All About the Ozempic Shortage

Diabetes patients in Australia, Belgium, and some other countries are dealing with shortages of the type 2 diabetes drug Ozempic. And it’s all because of the wild success of Wegovy, the game-changing obesity drug.

You see, Wegovy and Ozempic are essentially the same drug, a GLP-1 receptor agonist named semaglutide. Global Wegovy shortages have prompted some doctors to order Ozempic for their nondiabetic patients — causing diabetes patients to miss out.

Ozempic has proved to be a powerful therapy for type 2 diabetes, granting both significant improvements to blood glucose numbers and significant weight loss. That weight loss was initially considered just a nice side effect, but it may turn out to be an incredible resource for combatting the global obesity problem. In 2021, the U.S. Food and Drug Administration approved a higher dose of semaglutide for the treatment of obesity. Novo Nordisk, the pharmaceutical giant behind the new medicine, chose to market it under the name of Wegovy, and its release was celebrated as a breakthrough in obesity treatment.

Wegovy’s plan to take over the world hit a snag in December 2021, when Novo Nordisk was forced to suspend production at one American facility because the contractor’s manufacturing practices were not quite up to snuff. The facility is back online now, but the problem only snowballed from there, as supply faltered but demand exploded for the most effective weight loss drug ever released. For months, Novo Nordisk has been unable to keep up with demand for its new wonder drug.

Patients that are prescribed Wegovy, a once-weekly injection, start on a very small initial dose and gradually titrate up over a period of months. The manufacturing pause affected only the supply of those initial low doses, which meant that early users who had already worked their way up to higher doses have largely been able to continue using their medication. But with few lower-dose injection pens available, Novo Nordisk asked doctors to stop prescribing the drug to new patients, and paused all of its promotional efforts.

Many newer Wegovy patients were forced to discontinue their regimen. The rollout, to put it simply, has been a debacle. You can find details in this report from Medscape. Some doctors, too eager to wait for the supply chain shortfalls to end, have started would-be Wegovy patients on Saxenda (liraglutide), intending to later switch them to Wegovy. It’s an untested technique; the fact that it’s catching on just goes to show how desperate doctors and patients are for a truly effective weight loss drug.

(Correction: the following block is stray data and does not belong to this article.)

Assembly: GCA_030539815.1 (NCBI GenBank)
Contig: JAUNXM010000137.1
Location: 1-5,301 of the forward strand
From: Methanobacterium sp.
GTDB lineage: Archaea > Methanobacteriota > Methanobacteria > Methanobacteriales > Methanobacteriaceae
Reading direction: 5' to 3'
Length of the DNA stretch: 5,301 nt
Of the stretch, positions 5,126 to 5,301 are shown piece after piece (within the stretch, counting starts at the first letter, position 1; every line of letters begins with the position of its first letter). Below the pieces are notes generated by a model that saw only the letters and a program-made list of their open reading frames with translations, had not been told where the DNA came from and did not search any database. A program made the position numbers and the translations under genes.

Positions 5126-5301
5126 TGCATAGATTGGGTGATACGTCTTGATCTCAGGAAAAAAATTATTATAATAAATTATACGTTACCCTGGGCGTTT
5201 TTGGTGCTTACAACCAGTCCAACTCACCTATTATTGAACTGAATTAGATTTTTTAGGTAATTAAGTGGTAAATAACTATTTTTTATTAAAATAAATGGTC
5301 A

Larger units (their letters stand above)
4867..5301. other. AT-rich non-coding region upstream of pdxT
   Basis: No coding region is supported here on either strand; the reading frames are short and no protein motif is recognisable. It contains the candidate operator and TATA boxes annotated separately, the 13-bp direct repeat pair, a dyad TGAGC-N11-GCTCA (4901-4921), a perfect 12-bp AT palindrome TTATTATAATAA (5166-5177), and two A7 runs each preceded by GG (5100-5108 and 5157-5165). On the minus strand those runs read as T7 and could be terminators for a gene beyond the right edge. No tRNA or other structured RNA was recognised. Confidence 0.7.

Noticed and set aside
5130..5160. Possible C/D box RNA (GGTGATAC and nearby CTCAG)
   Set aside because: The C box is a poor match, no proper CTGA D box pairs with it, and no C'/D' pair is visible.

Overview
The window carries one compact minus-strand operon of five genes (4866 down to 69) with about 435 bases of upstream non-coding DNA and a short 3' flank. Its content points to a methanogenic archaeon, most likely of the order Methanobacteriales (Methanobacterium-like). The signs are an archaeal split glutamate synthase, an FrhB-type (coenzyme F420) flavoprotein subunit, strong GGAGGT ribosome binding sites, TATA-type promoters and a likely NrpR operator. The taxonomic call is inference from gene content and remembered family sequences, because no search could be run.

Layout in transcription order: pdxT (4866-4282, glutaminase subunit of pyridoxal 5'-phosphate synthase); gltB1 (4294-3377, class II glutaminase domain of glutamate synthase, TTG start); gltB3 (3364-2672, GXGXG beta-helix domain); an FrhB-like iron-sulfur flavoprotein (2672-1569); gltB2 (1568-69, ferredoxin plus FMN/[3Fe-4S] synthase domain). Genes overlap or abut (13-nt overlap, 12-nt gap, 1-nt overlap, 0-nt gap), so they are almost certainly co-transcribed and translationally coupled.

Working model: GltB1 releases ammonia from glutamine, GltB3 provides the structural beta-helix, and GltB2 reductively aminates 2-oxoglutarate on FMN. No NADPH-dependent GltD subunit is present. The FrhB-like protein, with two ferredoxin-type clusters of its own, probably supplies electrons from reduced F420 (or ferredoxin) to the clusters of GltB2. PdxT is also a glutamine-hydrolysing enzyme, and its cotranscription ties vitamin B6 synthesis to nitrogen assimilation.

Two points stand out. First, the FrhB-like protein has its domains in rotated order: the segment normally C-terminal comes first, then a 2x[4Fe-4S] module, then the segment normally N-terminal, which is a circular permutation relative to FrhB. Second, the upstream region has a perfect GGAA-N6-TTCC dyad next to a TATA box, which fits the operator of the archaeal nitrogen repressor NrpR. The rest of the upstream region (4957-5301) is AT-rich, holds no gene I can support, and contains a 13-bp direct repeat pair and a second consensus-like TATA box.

The problem for diabetes patients is that doctors have been ordering Ozempic off-label to give to their patients without diabetes in order to replace missing low-dose Wegovy orders. In Australia, the government health authority has told doctors to knock it off, advancing the reasonable theory that diabetes patients should have priority for diabetes drugs. But the damage is done, and many people with diabetes just can’t get the medication they’ve come to rely upon. At the moment, American supplies of Ozempic seem to be fairly secure, and Novo Nordisk promises that its global supply issues will cease before the end of 2022.

Meanwhile, Lilly reports that it is working “around the clock” to keep up with the swelling demand for tirzepatide (Mounjaro), which might just be the best type 2 diabetes drug ever. Mounjaro is a close relative of semaglutide that looks like it may be even more effective for both glucose control and weight loss. The new drug is practically guaranteed to be another blockbuster for diabetes patients, and it will be even more popular when it is (presumably) approved for obesity. Mounjaro was only recently approved for sale in Europe for type 2 diabetes. Lilly has spent billions building out more manufacturing capacity for tirzepatide, hoping to avoid the type of rollout misfortunes that Novo Nordisk has suffered.

As popular as Ozempic has proved to be, many type 2 diabetes experts believe that the drug is actually dramatically underutilized. At a recent conference, experts representing the American Diabetes Association and the European Association for the Study of Diabetes suggested that more patients should be put on GLP-1 receptor agonists like Ozempic as soon as they are diagnosed. Ozempic has also been used off-label for patients with type 1 diabetes and may be especially beneficial for those that have some extra weight to lose. Unfortunately, Ozempic remains quite expensive and is therefore unlikely to be a realistic option for many people with diabetes.


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